Pregnant? Don't Fall Down the Stairs

Written by Amie Newman for – News, commentary and community for reproductive health and justice.

When anti-choice advocates dream up and manage to pass bills in the name of being “pro-life,” make no mistake – there is no question they know that these laws have the potential to ruin lives.

In the case of Christine Taylor, an Iowa mother of two girls and pregnant with her third child, a feticide law enacted in that state because of anti-choice efforts has wreaked havoc on her life.

It all started last month, according to

Last month, after an upsetting phone conversation with her estranged husband, Ms. Taylor became light-headed and fell down a flight of stairs in her home. Paramedics rushed to the scene and ultimately declared her healthy. However, since she was pregnant with her third child at the time, Taylor thought it would be best to be seen at the local ER to make sure her fetus was unharmed.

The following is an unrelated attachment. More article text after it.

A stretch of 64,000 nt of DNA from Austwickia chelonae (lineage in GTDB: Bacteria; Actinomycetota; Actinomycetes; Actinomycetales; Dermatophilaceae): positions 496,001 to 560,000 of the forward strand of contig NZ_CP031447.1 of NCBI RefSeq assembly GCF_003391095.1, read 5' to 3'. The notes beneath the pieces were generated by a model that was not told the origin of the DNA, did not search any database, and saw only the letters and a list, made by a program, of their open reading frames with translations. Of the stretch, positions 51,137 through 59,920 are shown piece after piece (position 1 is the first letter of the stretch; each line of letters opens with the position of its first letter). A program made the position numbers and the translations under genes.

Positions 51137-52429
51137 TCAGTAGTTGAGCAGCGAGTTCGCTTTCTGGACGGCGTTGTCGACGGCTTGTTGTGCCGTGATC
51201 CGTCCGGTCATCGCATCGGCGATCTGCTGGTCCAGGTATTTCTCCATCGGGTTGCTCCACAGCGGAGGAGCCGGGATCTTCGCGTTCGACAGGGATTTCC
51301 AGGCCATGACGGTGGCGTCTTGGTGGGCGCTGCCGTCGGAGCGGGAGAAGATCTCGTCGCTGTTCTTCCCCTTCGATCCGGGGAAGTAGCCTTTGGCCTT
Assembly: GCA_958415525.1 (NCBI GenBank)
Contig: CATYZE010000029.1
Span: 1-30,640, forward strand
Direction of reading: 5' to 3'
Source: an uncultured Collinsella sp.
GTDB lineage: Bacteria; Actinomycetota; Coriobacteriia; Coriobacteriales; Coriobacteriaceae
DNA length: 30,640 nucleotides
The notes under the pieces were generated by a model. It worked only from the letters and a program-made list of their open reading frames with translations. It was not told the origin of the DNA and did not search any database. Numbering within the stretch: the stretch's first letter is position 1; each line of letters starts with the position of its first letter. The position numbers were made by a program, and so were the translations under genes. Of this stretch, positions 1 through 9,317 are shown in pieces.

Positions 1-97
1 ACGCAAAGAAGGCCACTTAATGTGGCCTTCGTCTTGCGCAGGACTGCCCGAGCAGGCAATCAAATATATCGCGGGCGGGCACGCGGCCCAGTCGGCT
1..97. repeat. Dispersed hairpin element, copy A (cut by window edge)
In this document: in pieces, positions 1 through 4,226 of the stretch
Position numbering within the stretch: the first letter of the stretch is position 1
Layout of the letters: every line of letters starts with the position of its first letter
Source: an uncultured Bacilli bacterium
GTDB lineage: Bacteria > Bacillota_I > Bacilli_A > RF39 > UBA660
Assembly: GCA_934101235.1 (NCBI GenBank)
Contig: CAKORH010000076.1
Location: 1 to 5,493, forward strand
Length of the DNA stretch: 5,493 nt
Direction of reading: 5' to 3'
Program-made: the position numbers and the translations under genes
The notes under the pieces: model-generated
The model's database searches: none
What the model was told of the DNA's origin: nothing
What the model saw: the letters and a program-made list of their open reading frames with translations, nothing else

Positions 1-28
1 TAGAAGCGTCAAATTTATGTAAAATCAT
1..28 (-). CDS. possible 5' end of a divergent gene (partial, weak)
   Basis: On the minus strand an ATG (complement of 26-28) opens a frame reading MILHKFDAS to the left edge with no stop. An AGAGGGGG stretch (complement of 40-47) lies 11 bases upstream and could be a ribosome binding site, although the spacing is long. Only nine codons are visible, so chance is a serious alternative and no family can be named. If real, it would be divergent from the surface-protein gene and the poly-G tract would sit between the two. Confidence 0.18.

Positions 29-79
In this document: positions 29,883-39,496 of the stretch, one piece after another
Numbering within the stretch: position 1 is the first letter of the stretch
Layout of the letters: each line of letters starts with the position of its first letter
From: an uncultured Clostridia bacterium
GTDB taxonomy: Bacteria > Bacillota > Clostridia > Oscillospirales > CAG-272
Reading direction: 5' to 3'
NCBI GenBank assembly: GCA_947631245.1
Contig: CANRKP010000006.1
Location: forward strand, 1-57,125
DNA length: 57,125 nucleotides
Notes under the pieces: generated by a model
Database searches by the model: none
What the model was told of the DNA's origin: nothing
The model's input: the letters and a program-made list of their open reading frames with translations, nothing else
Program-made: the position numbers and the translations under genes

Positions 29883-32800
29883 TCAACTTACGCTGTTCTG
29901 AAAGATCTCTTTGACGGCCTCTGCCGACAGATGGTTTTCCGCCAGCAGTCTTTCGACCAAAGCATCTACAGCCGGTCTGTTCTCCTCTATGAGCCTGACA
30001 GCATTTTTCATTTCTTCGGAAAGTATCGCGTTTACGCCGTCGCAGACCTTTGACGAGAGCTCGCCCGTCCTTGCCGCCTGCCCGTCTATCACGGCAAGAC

After Taylor was treated by a nurse at the private hospital and deemed fine, she confided to the nurse that she was upset and scared and wasn’t sure she wanted to continue the pregnancy. Her husband recently left her after she told him she was pregnant with their third child:

“I never said I didn’t want my baby, but I admitted that I had been considering adoption or abortion,” she said. “I admit that I said I wasn’t sure I wanted to continue the pregnancy. My husband sends me money, but money doesn’t make a parent. I don’t have anybody else to turn to.”